BOULDER, Colo. — Boulder High School went on lockdown Wednesday morning after someone called a non-emergency dispatch number and said he had a gun and was prepared to go inside the school, Boulder Police Chief Maris Herold said.
Officers went room-to-room to clear the school. No shooter was located, and no injuries were reported.
Classes were canceled, and students were dismissed for the remainder of the day. After-school activities were also canceled.
Herold said the call came in to the University of Colorado's non-emergency dispatch center around 8:33 a.m.
"We had a caller relay that he was out in front of Boulder High School, he had semi-automatic weapons, and that he was prepared to go into the high school," Herold said. "And shortly thereafter, there was active shooting – very realistic gun sounds – in the background."
Herold described the call as "very scary."
“This is the scariest kind of 911 call you can get, especially when you look across the country and you see how many of these shootings are occurring," she said.
>Video below: Police give update after threat forces Boulder High School to close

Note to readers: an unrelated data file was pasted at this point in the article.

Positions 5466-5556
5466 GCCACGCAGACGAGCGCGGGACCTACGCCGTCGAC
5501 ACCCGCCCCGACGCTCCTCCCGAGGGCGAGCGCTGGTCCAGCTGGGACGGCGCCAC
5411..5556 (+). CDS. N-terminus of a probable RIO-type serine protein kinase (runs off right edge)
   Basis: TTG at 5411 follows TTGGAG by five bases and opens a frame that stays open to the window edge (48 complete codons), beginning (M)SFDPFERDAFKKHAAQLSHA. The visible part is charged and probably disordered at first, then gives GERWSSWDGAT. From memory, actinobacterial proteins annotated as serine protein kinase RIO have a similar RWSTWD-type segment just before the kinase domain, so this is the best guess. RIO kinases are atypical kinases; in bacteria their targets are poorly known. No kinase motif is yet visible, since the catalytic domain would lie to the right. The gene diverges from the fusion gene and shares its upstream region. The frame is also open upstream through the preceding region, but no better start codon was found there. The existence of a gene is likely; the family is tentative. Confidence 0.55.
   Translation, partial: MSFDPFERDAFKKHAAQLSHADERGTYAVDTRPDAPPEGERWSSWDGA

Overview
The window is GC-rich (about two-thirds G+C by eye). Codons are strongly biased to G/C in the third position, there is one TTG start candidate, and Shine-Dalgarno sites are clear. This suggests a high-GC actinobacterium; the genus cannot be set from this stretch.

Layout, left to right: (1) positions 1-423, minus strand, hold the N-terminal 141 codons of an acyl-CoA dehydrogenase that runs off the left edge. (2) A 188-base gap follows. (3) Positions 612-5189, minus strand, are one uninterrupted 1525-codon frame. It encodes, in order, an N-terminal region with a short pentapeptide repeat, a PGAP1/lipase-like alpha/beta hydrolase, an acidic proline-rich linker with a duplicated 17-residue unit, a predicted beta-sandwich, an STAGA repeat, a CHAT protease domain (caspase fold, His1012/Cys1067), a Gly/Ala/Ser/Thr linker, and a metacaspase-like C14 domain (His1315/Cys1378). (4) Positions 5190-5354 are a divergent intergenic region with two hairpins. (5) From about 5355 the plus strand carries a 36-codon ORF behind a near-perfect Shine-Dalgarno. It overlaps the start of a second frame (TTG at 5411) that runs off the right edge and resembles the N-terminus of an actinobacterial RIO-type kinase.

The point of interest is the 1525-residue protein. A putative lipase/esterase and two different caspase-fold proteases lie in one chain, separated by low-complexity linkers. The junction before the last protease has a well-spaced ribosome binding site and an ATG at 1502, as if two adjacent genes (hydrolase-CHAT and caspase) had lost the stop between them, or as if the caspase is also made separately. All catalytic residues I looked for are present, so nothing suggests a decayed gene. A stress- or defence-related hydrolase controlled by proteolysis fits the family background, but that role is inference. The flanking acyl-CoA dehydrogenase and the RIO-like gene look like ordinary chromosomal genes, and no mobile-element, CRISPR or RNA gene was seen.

Buses were brought in to evacuate students to Macky Auditorium on the University of Colorado campus. Boulder Valley School District said staff would stay with the students until their parents were able to pick them up.
During the initial response Wednesday morning, police sent a shelter-in-place order and asked the public to avoid the area around Boulder High School. The shelter-in-place was from Taft Drive to Folsom Street to Highway 119 to Highway 93. It has since been lifted.
Herold said there's no evidence to suggest that the person who made the call was ever at the school.
The school district said the school has a late start on Wednesday mornings, so they were able to alert most parents and students before they arrived. About 198 people were evacuated from the school after the lockdown, the district said.
The call was one of several threats called into schools across Colorado Wednesday.
On Wednesday afternoon, Boulder Valley School District tweeted that the district "appears to be the latest victim of 'swatting," which is when someone makes a false call to police claiming an emergency and providing a real address for officers to respond to.
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